Thursday, April 28, 2016

Presidential Award for Excellence in Mathematics and Science Teaching PAEMST

After 7 months of working on a video and paper, I finished and uploaded my application for The Presidential Award for Excellent in Mathematics and Science! I learned so much after reflecting on my teaching and that's the most important part of the process to me. I learned there are always ways to keep improving!!! I have learned from so many fabulous teachers and coworkers over the years that have helped form me into the teacher I am. Teaching is one of the most challenging and rewarding careers. Just being nominated is the biggest honor!! Best of luck to whoever is the winning teacher for the state of Mississippi! #PAEMST

Tuesday, November 10, 2015

Parking lot coordinate grid

I found a new take on an old favorite lesson of mine. In years past, I taped off my floor using painter's tape and had my students walk off ordered pairs. This year I found a blog about a teacher that used toy cars with the coordinate grid. (http://forsuchatimeasthis.blogspot.com/2013/02/giant-floor-graph-city.html?m=1) Taking that lesson along with the experience of watching my police officer husband recreate accidents using the computer for accident reports I created a lesson that my students loved today. I made four stacks of color coded ordered pairs and had a pile of hot wheels my son let me borrow. I had students in centers working on the skills from our chapter and this was my teacher center. I reviewed the coordinate plane on my Promethean board whole group before we broke off into centers. Then I had the students in my group choose four cars and a stack of cards and sit by the coordinate plane I taped on our floor. Taking turns, they brought their car and a card to the origin. From there, we discussed where they needed to move their car to match the card. I purposely created several of the same ordered pairs so the students would have a point of impact or intersection. It worked great! The students would redirect their teammates if they saw they weren't traveling in the right direction anticipating when the next "intersection " or "accident " would occur. This is a great hands-on activity for the students to be engaged in. It also fostered teamwork on my groups. Even though at the end of the day sometimes I'm frazzled and preparing for centers takes a lot of planning, the students really learned from the activities we did today. That's what counts!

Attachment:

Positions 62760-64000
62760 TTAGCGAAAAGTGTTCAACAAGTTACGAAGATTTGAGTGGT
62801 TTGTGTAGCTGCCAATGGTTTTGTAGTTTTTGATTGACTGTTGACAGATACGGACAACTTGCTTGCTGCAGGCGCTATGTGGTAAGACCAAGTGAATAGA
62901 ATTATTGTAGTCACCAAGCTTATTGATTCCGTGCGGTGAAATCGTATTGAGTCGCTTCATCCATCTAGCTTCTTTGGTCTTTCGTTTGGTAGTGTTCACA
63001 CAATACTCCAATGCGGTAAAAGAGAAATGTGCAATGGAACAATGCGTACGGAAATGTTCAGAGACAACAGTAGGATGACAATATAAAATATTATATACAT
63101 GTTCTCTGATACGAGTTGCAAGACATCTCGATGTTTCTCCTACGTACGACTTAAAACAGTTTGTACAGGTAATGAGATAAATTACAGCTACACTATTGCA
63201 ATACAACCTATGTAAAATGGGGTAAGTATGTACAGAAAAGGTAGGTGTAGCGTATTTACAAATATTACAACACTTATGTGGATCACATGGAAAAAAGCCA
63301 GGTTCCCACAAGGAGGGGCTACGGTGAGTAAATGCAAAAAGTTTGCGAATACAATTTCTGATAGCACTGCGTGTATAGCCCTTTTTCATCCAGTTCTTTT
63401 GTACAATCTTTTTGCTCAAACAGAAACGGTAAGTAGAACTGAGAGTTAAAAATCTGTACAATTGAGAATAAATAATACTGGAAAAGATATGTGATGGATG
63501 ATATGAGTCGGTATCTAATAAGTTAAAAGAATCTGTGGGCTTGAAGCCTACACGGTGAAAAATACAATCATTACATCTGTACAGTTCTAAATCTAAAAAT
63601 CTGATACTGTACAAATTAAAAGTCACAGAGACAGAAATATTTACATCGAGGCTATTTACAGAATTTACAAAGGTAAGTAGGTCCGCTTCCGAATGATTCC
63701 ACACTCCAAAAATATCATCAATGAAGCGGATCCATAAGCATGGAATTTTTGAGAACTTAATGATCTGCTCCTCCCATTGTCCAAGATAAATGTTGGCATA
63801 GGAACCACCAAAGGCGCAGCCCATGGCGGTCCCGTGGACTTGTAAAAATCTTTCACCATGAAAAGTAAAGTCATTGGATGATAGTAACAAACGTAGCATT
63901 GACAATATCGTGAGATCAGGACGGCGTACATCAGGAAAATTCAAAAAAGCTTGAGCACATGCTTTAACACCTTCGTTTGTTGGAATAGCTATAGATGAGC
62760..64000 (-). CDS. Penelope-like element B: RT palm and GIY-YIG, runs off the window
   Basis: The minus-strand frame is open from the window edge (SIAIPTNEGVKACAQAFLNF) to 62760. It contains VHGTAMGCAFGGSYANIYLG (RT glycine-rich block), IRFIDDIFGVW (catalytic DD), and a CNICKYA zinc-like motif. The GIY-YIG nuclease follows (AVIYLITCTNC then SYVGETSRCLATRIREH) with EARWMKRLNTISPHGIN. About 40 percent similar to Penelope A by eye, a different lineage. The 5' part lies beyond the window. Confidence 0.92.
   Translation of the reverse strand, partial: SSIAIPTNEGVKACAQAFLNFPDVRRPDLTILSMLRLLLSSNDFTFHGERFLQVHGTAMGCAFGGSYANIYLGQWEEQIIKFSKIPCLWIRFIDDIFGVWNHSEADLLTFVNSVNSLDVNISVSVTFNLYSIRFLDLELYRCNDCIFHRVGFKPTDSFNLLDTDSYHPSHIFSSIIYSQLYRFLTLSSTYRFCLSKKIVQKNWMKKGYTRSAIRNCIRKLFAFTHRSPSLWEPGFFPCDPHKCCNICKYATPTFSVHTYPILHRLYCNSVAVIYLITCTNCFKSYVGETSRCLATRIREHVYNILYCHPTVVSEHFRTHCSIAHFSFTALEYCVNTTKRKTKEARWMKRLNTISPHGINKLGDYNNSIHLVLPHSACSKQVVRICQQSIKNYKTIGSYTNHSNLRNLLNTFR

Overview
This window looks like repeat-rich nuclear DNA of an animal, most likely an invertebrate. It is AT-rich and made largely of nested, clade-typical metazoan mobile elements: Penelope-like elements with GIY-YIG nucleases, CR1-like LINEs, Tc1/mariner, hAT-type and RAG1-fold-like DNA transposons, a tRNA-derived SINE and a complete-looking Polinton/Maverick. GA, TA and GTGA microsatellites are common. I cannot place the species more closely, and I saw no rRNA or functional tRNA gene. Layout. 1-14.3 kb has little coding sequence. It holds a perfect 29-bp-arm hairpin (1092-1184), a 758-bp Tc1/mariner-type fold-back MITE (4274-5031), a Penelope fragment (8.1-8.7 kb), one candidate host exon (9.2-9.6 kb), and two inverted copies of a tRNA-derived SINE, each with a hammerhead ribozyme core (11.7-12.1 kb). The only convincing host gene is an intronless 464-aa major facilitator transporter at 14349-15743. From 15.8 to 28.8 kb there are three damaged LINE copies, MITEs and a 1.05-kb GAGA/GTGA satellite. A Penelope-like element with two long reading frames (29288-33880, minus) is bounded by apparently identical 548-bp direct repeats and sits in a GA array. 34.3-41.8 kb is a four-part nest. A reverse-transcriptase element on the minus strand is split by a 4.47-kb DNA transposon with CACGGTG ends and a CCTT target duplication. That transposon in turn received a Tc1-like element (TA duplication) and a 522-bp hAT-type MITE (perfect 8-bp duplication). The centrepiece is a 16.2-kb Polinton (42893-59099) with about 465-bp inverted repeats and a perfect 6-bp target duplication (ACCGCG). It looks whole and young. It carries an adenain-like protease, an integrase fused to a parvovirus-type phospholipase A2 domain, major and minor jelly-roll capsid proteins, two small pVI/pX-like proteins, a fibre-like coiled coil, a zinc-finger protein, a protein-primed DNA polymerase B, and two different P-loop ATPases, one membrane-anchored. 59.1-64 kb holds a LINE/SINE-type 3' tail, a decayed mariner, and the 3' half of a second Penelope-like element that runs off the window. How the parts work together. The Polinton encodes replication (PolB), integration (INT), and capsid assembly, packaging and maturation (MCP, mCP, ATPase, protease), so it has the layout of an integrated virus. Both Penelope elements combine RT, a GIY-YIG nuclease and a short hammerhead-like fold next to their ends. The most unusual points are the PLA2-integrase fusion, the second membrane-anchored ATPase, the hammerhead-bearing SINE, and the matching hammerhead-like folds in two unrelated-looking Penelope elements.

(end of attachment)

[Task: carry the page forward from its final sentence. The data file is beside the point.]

(This picture was from a practice run at home... I was too busy working with the kids to get better pictures today)